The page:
Many people with dementia living in care homes fail to receive specialist care or basic human interaction needed to lead full lives, a report says today. The Alzheimer’s Society’s Home from Home report found that 40% of residents with dementia were not being cared for in dementia-registered beds in UK care homes, where two-thirds of residents have the disease. Although guidance states these beds should only be used for those with high-level needs, the society said there was a lack of specialist staff skills in too many care homes.
The report found care home workers need to improve their communication and engagement skills to reduce the risk of isolation among quiet and withdrawn residents. In a six-hour period, the average person with dementia spent 70 minutes asleep but just two minutes interacting with other residents or staff outside of caring functions, the society reported.
The big challenges for care home managers were attracting staff with the right skills (60% of respondents) and funding good quality training in dementia care (46%), the survey found.
But it found relatives of residents were happy with the quality of dementia care. Although 54% said their relative did not have enough activities during the day, 68% were satisfied the home understood dementia sufferers’ needs. This highlighted families’ low expectations, the report said.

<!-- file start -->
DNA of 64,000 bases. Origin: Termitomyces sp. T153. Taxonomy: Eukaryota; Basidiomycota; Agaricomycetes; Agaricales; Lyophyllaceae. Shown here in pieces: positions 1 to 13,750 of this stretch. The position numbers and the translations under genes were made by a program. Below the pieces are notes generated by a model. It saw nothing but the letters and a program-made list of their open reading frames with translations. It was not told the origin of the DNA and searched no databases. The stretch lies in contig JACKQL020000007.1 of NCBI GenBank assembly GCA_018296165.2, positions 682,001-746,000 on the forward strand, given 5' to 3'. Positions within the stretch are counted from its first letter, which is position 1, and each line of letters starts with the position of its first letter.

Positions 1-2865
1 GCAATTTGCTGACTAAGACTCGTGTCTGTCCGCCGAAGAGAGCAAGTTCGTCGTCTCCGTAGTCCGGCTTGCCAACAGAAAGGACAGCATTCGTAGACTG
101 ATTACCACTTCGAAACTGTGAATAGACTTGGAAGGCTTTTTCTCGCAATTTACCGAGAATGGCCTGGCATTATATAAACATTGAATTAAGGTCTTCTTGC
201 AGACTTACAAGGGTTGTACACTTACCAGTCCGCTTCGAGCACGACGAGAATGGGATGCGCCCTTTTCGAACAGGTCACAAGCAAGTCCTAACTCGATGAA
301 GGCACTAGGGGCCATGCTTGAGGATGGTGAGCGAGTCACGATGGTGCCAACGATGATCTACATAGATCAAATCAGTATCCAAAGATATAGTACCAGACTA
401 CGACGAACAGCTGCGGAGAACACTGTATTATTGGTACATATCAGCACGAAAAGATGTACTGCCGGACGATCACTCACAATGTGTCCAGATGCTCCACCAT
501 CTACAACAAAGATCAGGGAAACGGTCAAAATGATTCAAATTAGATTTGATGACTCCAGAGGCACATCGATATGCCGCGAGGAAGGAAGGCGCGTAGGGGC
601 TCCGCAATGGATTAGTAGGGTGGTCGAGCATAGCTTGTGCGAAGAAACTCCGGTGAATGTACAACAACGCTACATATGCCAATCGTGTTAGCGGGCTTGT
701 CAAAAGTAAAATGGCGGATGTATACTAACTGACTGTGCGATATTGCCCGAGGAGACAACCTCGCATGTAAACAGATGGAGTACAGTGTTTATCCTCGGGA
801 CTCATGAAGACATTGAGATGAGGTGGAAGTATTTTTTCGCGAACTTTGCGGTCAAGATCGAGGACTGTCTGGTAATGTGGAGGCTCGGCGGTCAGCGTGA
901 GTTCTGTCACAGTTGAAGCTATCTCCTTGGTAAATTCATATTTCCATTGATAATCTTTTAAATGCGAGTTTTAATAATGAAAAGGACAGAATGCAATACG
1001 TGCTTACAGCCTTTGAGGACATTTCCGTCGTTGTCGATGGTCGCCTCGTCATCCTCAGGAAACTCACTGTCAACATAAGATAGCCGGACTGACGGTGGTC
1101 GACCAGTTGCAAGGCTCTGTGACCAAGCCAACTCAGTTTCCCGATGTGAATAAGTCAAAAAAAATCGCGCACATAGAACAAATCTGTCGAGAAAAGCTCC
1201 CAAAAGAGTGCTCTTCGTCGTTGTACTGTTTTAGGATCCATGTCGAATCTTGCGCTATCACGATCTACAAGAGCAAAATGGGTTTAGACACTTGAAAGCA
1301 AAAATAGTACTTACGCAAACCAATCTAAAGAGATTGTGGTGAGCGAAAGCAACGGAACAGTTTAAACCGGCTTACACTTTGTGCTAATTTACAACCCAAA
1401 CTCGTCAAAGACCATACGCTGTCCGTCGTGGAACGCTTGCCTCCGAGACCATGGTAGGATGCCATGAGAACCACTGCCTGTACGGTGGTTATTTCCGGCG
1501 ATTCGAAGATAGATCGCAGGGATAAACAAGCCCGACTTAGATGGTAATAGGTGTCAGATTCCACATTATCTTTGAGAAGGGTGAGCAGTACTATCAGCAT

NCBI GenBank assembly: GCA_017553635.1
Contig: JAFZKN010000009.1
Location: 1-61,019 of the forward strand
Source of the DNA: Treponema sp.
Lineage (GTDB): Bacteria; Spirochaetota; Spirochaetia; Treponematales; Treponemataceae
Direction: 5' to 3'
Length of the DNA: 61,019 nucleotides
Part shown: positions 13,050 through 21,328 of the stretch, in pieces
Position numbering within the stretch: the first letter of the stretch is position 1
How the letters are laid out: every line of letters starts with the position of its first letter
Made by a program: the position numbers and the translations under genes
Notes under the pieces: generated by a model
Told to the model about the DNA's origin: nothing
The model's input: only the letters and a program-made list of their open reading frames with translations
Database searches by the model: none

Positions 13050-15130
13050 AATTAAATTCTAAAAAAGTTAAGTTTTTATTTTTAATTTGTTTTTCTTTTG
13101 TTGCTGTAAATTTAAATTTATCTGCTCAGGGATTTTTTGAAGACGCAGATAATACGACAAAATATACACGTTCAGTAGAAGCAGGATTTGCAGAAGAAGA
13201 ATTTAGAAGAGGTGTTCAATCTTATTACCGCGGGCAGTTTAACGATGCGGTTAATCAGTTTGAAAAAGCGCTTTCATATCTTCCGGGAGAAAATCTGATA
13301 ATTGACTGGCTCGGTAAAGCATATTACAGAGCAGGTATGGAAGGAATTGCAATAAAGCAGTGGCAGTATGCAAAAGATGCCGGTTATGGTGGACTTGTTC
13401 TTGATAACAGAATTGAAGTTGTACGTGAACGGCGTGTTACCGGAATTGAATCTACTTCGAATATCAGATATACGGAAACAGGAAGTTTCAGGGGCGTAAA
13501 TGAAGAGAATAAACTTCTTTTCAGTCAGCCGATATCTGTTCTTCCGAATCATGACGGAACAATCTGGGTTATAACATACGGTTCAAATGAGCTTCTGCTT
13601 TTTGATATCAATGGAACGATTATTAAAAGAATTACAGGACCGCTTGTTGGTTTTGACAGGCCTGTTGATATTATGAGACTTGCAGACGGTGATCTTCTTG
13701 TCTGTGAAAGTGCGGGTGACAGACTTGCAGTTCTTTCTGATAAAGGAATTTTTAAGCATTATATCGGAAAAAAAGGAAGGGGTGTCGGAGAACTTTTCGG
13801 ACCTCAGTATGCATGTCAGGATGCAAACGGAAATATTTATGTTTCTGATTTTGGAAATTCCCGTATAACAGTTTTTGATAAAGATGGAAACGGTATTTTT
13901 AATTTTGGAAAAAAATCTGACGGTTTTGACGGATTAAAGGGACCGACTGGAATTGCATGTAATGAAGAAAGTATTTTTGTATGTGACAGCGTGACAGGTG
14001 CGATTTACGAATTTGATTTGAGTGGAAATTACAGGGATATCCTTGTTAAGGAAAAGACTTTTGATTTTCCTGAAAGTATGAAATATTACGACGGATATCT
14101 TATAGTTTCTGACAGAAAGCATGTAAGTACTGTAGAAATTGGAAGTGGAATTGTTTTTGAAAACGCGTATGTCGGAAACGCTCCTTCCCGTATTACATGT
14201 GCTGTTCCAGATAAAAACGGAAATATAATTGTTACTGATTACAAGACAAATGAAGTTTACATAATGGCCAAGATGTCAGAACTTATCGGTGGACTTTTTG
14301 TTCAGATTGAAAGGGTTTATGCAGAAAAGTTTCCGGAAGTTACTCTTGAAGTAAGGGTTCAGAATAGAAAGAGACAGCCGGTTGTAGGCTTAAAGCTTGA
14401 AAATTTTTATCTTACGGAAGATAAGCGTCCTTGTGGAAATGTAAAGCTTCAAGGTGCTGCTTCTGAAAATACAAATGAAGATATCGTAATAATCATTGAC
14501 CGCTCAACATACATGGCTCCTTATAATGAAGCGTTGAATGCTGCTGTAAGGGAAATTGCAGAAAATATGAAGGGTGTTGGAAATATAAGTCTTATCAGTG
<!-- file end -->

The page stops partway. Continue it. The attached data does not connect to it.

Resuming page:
It called for mandatory dementia training for all care staff, for the inspection and regulation system to acknowledge dementia care as the care home sector’s primary role and for care plans to contain details of activities based on residents’ needs, preferences and abilities.
The report follows the Department of Health announcement in August of England’s first national strategy for dementia, designed to increase awareness and improve treatment. Jenny Owen, co-chair of the strategy’s working group and adult social care director at Essex Council, said the report emphasised the need to bring all care homes up to the standard of the best.
She said: “It is about the way a home is run and the staff thinking about what works well. Pressures are on staff in every home but that doesn’t explain why some do it well and some don’t.”